Only 10% of retirement assets were taken as a full lump sum in 2013-14 according to research by Rice Warner, destabilising the view that many retirees rapidly spend their super and fall back on a full Age Pension.
Used to support its 2016 pre-budget submission, the Colonial First State Income Stream Index research by Rice Warner and CFS found that 83% of the value of all retirement benefits were invested in superannuation pensions and that a further 7% were taken as a partial lump sum. The research also highlighted that at least one third of lump sum payments were reinvested into products such as bank deposits or used to reduce debt.
Rice Warner predicted that by 2025 96% of all retirement benefits will be taken as a pension. Citing improving pension products, concessional tax treatment and growing average account balances as reasons for the shift.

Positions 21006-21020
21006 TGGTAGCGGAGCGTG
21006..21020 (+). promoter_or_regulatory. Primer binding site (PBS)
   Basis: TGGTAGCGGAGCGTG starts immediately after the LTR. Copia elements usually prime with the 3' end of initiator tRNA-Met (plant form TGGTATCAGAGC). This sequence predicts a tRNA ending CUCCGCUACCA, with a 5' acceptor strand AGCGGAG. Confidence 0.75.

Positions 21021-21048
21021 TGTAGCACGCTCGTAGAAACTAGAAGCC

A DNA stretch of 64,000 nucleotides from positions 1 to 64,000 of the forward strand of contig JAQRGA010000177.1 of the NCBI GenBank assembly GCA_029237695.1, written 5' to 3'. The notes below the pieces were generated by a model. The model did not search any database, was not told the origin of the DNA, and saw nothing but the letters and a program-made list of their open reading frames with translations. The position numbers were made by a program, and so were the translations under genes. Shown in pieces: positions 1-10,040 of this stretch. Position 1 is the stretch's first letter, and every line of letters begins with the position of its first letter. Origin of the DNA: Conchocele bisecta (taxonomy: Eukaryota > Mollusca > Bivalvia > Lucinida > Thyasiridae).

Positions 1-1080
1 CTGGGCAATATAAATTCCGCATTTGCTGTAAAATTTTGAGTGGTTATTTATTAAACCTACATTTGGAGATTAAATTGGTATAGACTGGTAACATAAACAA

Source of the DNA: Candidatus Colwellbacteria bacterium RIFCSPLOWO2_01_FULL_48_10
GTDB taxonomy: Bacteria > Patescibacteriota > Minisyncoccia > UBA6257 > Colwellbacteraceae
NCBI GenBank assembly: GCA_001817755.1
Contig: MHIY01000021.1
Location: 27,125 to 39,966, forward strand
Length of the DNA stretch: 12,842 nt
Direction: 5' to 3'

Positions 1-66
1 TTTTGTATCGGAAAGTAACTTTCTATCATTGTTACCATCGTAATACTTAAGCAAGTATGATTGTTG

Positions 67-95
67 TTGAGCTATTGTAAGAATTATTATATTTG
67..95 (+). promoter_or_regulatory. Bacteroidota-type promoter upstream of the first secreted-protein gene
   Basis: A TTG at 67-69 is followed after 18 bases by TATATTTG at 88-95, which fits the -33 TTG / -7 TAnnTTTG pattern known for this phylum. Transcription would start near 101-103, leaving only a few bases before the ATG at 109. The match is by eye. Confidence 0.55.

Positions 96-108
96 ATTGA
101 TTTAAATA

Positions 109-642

This trend is mirrored by official figures from APRA, which show that the proportion of benefit payments paid to retirees as lump sums has continued to fall from 82% in 2000 to 68% in 2005 and again from 51% in 2010 to 38% in 2015.
Based on these trends, Rainmaker projects the ratio will plummet to less than 15% within two decades.
According to both Rainmaker and Rice Warner the downwards trend suggests that the higher the super balance at retirement the higher the chance the retiree will take an income stream. Instead of taking a single lump sum payment many retirees will instead opt to take a small lump sum payment and direct the rest of their balance to income streaming.